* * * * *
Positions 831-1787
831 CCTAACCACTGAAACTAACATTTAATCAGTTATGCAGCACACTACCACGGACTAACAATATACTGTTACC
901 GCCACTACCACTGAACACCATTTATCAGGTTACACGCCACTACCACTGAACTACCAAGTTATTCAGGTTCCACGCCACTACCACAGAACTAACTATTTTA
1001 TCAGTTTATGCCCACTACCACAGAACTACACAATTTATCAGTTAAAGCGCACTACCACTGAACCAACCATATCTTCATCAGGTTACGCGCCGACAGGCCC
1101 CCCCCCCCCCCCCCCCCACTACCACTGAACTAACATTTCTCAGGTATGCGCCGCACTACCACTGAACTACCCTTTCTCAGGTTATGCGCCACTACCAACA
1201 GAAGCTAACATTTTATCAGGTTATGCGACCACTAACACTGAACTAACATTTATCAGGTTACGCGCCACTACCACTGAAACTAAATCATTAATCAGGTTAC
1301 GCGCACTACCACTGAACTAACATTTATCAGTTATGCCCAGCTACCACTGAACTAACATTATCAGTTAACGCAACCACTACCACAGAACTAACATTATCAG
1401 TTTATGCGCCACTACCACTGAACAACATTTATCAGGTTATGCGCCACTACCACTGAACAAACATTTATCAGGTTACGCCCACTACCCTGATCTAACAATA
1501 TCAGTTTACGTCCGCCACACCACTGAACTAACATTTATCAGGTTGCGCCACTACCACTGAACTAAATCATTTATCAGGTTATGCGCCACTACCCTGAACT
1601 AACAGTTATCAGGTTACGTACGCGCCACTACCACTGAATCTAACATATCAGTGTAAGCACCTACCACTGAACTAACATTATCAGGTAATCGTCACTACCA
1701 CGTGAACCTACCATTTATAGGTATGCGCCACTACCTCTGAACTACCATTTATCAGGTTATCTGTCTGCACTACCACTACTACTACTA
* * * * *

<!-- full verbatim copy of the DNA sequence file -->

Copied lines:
Positions 831-1787
831 CCTAACCACTGAAACTAACATTTAATCAGTTATGCAGCACACTACCACGGACTAACAATATACTGTTACC
901 GCCACTACCACTGAACACCATTTATCAGGTTACACGCCACTACCACTGAACTACCAAGTTATTCAGGTTCCACGCCACTACCACAGAACTAACTATTTTA
1001 TCAGTTTATGCCCACTACCACAGAACTACACAATTTATCAGTTAAAGCGCACTACCACTGAACCAACCATATCTTCATCAGGTTACGCGCCGACAGGCCC
1101 CCCCCCCCCCCCCCCCCACTACCACTGAACTAACATTTCTCAGGTATGCGCCGCACTACCACTGAACTACCCTTTCTCAGGTTATGCGCCACTACCAACA
1201 GAAGCTAACATTTTATCAGGTTATGCGACCACTAACACTGAACTAACATTTATCAGGTTACGCGCCACTACCACTGAAACTAAATCATTAATCAGGTTAC
1301 GCGCACTACCACTGAACTAACATTTATCAGTTATGCCCAGCTACCACTGAACTAACATTATCAGTTAACGCAACCACTACCACAGAACTAACATTATCAG
1401 TTTATGCGCCACTACCACTGAACAACATTTATCAGGTTATGCGCCACTACCACTGAACAAACATTTATCAGGTTACGCCCACTACCCTGATCTAACAATA
1501 TCAGTTTACGTCCGCCACACCACTGAACTAACATTTATCAGGTTGCGCCACTACCACTGAACTAAATCATTTATCAGGTTATGCGCCACTACCCTGAACT
1601 AACAGTTATCAGGTTACGTACGCGCCACTACCACTGAATCTAACATATCAGTGTAAGCACCTACCACTGAACTAACATTATCAGGTAATCGTCACTACCA
1701 CGTGAACCTACCATTTATAGGTATGCGCCACTACCTCTGAACTACCATTTATCAGGTTATCTGTCTGCACTACCACTACTACTACTA